Are audiobooks a substitute for physical books, or even e-books? What do you gain by hearing versus reading a book? What do you lose? And does anyone else feel as lost as I do without a physical book to devour?
I asked these questions last month (Audiobooks: The Chinese Food of Literature) because I noticed that listening to audiobooks was not as fulfilling as reading books. Audiobooks obviously have a place, and considerable merits. But even when I’m “reading” an audiobook, I still feel hunger for a book. A real book.
Despite the audiobook ads claiming that “listening is the new reading,” the experience I have with audiobooks doesn’t feel quite like “reading” to me. I wondered if anyone else felt similarly.
I’ve got that craving again, that gnawing, empty feeling I get when I am not reading a book. Over the holidays I tidily finished up Henry James’s Daisy Miller , Paul Auster’s Mr. Vertigo, and a nonfiction book. Since then I’ve been tearing through old magazines and listening to audiobooks. Just yesterday I spent four hours listening to an audiobook while on the road. And I will listen to more of it when driving into town today.
This audiobook is superb: Sebastian Haffner’s memoir, Defying Hitler. I look forward to finishing it. And yet I feel empty, and bookless.
Remember that old saying about feeling hungry again an hour after eating Chinese food? I’m beginning to wonder if audiobooks are the Chinese food of literature.
Summer is the time for road trips, and one of the best traveling companions is a phone or iPad full of audiobooks. If I’m driving alone, I get antsy if I have to go very far without one of these lively passengers. They’re also great for sharing if you have one that everybody in the car likes. I find the best books for travel are lighter fare because it’s hard to keep up with complex plots when traffic takes your attention.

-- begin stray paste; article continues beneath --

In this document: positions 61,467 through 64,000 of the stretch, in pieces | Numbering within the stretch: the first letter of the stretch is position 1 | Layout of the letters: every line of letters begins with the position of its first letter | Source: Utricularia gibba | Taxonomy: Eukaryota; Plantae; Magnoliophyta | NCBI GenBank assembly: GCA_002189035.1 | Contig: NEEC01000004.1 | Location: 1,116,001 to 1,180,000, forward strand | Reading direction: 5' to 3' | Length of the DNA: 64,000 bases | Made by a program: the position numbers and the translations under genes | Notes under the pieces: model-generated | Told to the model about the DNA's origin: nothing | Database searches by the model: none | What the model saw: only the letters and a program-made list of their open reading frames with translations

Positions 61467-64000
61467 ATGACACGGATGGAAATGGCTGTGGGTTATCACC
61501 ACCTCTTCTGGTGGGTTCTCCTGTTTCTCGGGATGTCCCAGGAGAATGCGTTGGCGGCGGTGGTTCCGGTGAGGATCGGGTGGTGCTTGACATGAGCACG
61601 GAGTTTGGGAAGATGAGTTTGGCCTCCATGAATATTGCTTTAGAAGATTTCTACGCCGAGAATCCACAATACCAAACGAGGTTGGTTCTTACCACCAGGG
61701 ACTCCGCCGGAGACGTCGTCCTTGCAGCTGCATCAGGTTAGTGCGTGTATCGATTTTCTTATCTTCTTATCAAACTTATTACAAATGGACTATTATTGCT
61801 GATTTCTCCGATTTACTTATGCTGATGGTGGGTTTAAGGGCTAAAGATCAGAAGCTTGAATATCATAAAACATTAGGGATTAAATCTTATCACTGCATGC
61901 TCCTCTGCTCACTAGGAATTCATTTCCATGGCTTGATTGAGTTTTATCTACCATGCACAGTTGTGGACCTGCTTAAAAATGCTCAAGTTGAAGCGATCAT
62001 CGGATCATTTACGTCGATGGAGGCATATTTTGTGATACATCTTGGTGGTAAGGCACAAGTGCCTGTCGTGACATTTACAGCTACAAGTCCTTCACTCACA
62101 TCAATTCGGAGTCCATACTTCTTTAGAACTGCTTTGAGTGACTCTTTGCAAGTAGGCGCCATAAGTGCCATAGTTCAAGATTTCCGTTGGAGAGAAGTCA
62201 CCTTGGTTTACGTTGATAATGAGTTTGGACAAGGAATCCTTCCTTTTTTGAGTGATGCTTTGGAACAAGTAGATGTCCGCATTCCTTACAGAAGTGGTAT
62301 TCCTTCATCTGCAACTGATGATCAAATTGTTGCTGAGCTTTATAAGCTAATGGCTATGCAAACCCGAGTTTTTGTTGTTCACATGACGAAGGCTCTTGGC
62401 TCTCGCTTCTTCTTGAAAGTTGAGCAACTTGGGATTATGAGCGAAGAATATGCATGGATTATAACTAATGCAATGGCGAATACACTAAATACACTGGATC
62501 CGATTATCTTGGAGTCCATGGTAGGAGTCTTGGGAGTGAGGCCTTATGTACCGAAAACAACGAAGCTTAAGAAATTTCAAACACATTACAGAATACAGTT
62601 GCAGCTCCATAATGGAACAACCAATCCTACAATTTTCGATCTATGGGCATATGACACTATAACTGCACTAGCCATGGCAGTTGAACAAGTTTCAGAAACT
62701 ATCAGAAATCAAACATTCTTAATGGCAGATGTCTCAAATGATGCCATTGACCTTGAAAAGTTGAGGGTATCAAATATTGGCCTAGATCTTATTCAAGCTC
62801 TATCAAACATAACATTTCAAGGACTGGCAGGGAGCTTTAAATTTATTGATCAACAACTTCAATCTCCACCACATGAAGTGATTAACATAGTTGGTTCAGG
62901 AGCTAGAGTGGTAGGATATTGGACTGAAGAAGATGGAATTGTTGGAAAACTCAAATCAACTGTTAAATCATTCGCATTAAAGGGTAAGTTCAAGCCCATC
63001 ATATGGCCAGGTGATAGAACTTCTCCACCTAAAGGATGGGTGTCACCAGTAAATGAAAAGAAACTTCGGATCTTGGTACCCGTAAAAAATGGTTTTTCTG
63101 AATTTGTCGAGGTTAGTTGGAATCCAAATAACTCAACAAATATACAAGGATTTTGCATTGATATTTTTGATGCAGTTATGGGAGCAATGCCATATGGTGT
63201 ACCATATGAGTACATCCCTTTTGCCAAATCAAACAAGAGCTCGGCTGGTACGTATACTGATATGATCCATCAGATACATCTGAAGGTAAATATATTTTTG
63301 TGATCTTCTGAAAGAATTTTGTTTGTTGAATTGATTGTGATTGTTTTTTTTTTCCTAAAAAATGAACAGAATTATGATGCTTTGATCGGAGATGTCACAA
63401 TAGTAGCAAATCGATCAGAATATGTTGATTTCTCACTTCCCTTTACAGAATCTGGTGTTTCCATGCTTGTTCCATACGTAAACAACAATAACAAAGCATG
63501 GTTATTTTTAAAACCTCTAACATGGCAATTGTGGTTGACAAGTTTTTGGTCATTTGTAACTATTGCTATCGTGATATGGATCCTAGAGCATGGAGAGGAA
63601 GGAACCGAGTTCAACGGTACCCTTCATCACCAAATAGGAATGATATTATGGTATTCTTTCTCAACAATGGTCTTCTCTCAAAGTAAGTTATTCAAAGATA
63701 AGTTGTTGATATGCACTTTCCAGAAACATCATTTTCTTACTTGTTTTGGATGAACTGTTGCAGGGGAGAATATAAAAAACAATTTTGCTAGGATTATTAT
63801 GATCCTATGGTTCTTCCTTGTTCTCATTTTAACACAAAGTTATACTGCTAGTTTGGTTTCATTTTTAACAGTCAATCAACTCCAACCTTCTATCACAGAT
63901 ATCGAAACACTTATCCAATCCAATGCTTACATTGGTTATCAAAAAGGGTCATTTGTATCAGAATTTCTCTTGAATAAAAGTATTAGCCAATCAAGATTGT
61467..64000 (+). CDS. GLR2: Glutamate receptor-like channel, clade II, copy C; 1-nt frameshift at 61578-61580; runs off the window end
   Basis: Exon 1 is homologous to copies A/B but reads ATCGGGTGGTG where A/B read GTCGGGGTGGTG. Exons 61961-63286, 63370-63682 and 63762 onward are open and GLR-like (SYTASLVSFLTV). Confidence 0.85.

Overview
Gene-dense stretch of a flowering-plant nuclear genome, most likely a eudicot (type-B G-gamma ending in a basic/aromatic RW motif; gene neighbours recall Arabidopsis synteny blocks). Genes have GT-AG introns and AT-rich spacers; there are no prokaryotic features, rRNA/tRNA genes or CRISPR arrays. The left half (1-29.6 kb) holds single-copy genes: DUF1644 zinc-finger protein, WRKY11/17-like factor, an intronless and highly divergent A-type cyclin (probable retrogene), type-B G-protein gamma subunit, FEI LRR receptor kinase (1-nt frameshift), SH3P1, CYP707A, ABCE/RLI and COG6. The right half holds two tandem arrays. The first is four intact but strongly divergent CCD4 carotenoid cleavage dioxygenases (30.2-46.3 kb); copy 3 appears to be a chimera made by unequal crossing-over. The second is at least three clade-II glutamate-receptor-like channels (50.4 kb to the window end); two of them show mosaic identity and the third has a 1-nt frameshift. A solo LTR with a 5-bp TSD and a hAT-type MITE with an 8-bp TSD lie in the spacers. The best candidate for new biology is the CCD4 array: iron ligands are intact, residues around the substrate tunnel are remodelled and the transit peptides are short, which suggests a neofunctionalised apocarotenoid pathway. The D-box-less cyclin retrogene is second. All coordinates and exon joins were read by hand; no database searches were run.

One of my favorite series of books for listening in the car is the Miss Julia series by Ann B. Ross. Miss Julia is a clever, opinionated, and lovable woman of a certain age who has a knack for getting involved in thorny circumstances, sometimes by her own actions, but usually not.
6-1-2016. READING WITH YOUR EARS: ALL ABOUT AUDIOBOOKS
Have you ever wished you had more time to read? If you’re like me, each week, when the new books are released, you vow to spend more time cuddled up on the couch, lost in a good story. For most of us, however, there aren’t enough quiet moments in the day to indulge. Say hello to audiobooks, your new BFFs.
Audiobooks allow you to capture all kinds of lost minutes: imagine reading at the same time you’re driving, exercising, cooking, and gardening. There is something magical about being read to that touches us deep inside, reviving memories of childhood bedtime stories and also linking us to our long-ago ancestors, who listened to tales told around the evening fire.
5/29/2016. BOOK EDITOR AND REVIEWER CANDACE LEVY IS GUEST BLOGGER ON JUNE 1
Do you enjoy listening to audiobooks or are you a hard line advocate of the printed word? I’m a devoted fan of both and usually have one of each going all the time. As guest blogger on June 1, Candace Levy will tell us why she loves audiobooks and why, if you’ve never listened to one, you really should give them a try.
Levy is a full-time freelance book editor whose clients include both major publishing firms and prominent independent presses. She is also a freelance book reviewer and journalist, covering books in a wide range of genres. When she’s not at her desk, you’ll inevitably find her listening to an audiobook while cooking, walking, making lace, or taking photographs.
My book club is reading Don Quixote – and they’re hating it. This is an erudite group. They have plowed their way through ponderous and elusive authors like Faulkner and Jane Austen. They’ve devoted long hours to devouring All the King’s Men and The Tale of Genji. But Don Quixote is killing the best of them. And I think I know why. They’re all listening to, not reading, the book.